A kind companion

It turns out that all throughout this morning’s commute, I wore a Trader Joe’s PLU sticker on my back without knowing it.

It most likely latched itself on as I walked through the store’s aisles last night in search of weekly goods. I bought bananas, a salad, and oatmilk, but no sweet potatoes.

Yet the sticker made its way over.

She rode with me on the train, packing in tightly to let passengers in. She saw, maybe even for the first time, the streets of Downtown Boston during rush hour.

We walked together up Bromfield Street, stopping to glance at fountain pens in the pen shop’s window. We wondered how much each of them cost, knowing full well neither of us could afford them.

We took the long way to work, crossing paths with an old friend and choosing to stay just one minute longer out in the sun. We then made it inside.

It wasn’t until I took off my sweater in order to hang it that I finally noticed she was there. No one had stopped me to point her out. Yet, having lived through this morning together, I’m glad no one did.

¡Ándale, mija!

I’m off to California in two days and can’t help but listen to the music that reminds me of home. The song on repeat this morning was “Paso del Norte” by La Original Banda El Limón De Salvador Lizárraga.

The tuba, the trombone, the tambora and timbales all come together in an expression of joy Mexicans call tamborazo. I used to despise banda, but something about it now enlivens me to the point of giddiness. I know it’s because it reminds me of my dad.

Since what I listen to reflects what I’m feeling, this song definitely encapsulates my excitement. I’m ready to be in California and see my parents once again.

Other songs on repeat this week are “Amor Eterno” by Guan Gabriel and “La Ley del Monte” by Vicente Fernández.

When life gives you socks…

Just a seat away from me, I noticed a woman silently reading a copy of The New Yorker on the train. I, in turn, opened up my backpack and pulled out my own copy featuring this week’s cartoon caption contest.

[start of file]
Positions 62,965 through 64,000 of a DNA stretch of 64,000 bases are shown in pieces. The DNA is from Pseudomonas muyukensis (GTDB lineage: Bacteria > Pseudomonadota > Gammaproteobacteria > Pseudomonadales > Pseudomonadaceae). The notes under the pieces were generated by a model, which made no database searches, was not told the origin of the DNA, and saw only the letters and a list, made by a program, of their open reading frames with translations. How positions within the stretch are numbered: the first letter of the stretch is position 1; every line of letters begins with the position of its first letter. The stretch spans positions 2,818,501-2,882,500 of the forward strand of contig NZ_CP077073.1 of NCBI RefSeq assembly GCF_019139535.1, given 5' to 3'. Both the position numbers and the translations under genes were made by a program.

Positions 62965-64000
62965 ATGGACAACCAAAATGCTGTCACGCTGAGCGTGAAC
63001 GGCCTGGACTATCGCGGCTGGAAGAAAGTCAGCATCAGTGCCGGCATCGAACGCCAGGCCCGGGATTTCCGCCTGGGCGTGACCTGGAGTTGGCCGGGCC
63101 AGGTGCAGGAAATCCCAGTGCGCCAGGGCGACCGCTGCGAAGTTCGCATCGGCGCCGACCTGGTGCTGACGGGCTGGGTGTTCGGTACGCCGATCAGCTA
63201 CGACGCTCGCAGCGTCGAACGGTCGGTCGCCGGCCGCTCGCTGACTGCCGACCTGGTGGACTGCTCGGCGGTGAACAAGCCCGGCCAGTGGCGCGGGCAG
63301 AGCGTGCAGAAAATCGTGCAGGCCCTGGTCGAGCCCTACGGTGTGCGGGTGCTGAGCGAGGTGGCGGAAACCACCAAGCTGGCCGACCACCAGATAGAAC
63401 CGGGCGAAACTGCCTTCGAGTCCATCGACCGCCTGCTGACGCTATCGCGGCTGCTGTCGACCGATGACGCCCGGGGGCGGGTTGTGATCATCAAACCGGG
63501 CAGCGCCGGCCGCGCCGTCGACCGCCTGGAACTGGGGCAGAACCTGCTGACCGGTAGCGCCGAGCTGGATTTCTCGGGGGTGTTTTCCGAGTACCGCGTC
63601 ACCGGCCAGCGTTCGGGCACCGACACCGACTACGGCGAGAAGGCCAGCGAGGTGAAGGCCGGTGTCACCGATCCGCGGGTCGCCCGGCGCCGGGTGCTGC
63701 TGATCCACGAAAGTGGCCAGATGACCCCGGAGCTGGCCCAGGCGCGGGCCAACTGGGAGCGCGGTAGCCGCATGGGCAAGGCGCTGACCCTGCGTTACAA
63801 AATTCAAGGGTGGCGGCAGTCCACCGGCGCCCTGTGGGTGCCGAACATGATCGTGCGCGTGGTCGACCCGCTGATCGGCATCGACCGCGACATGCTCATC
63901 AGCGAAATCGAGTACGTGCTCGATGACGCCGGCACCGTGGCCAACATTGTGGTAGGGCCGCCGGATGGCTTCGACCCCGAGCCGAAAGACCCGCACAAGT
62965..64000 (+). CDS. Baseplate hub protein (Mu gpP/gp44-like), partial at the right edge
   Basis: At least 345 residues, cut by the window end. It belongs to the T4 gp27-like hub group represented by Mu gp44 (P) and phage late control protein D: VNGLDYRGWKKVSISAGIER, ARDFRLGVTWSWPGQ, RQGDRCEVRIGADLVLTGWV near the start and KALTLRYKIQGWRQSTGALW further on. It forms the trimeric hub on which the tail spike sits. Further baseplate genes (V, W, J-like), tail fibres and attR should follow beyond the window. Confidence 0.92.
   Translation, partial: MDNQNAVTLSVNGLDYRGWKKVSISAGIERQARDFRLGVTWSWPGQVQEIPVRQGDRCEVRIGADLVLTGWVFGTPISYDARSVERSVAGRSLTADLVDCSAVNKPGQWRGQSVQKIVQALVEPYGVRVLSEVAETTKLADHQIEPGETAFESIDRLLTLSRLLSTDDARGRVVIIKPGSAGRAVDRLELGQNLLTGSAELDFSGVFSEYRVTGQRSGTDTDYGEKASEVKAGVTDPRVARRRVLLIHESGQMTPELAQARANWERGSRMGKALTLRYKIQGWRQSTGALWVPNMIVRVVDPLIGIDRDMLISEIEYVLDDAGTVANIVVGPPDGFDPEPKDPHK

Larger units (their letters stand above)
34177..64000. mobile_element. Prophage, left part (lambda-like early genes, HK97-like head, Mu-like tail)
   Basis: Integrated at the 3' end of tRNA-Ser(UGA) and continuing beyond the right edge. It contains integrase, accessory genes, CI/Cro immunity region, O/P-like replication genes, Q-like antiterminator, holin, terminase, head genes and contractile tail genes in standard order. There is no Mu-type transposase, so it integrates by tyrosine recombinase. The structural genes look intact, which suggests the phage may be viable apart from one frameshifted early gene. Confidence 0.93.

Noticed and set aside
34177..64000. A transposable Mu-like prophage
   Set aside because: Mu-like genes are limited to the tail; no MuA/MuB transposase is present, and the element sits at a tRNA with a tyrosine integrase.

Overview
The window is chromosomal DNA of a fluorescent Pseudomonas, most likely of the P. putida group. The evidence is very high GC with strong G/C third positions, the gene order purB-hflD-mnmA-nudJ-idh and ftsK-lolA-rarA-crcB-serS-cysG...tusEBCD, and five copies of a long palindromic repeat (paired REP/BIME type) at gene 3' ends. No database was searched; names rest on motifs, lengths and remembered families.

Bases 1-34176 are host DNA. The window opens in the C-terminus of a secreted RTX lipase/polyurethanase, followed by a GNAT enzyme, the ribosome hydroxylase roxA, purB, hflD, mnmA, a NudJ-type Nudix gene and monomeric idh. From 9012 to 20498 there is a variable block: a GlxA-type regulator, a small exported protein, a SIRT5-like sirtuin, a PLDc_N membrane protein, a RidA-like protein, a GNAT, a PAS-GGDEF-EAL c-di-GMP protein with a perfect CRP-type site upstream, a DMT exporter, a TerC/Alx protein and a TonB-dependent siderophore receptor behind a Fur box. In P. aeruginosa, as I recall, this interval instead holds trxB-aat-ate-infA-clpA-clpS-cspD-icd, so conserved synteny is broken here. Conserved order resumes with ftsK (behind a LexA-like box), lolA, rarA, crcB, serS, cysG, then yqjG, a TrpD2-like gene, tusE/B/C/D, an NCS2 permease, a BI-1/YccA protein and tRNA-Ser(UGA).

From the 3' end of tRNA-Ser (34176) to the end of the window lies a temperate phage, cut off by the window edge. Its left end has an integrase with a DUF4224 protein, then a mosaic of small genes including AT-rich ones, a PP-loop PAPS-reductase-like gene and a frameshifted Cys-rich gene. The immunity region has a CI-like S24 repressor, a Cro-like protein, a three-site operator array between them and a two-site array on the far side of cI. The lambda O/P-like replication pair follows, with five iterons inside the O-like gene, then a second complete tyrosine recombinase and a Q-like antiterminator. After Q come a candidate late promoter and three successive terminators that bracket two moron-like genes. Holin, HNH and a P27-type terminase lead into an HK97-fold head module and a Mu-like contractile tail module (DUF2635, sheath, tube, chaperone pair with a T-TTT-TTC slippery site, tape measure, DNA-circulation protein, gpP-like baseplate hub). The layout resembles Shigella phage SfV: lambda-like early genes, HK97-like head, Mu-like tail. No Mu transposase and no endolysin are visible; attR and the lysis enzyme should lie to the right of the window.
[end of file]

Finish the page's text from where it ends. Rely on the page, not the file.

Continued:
I looked over at her and hesitated. “Do I ask her?” I asked myself.

In the moment’s silence, I decided to go for it. “Excuse me?” I interrupted, “Can I get your opinion on something? What do you think of these cartoon captions?”

She laughed and replied, “Oh, so you’re the person who does these!”

I laughed and went on to show her what I had come up with. Many of them were standard, like the mention of regret or forgetting to pick up clothes from the cleaners.

But the two that I liked the most were about the dog in the background and the mention of the man’s socks.

She pointed out that, although the one about the dog was funny, the sock caption made more sense since the woman seems to be reacting to something the man is saying.

“His level of cluelessness,” she said and broke out in laughter. I couldn’t help but join her.

She was right. The man pointing out his socks as opposed to the rest of his wardrobe made it all the more humorous.

You’ve been warned

Looking through my bank statement, I saw an uncanny $120 be withdrawn from my bank account.

I looked into it. The culprit? The New Yorker.

I never cancelled my discounted subscription, knowing full well this time would come. Despite my mental notes to cancel and despite my calendar reminders, I ignored it, turned away.

And so, I sit here, laughing and crying with fists in the air, looking up at the sky asking, “Why, God? Why?!”

But it was me.

And now, with $120 less in my account, I count the ways in which I could have spent this money: new running shoes, books, maybe even some cool new socks. Anything but a subscription.

And so, for this next year, I will be receiving The New Yorker in the mail. Technically, it’s not a bad thing. I’ll have more material to work with and many more cartoons to look at.

But it cost me. It cost me a pretty penny.

So, with that said, be wary of lingering subscriptions.

I love you, MA

I submitted this caption yesterday for the Weekly New Yorker cartoon caption contest.

Although very regionally specific, it’s a homage to New England. The farm-to-table experience of Western Mass and the ever present slush in the winter make for a very familiar scene.

Bay Staters, I appreciate you. MA, I love you.

There goes my hero

Because we can all get a kick from this kid’s winter adventure. He put himself through it and yet held on ’til the end.

A kid at Bryant Park in NYC this past weekend.

The best part was hearing him scream as he spun. What a day.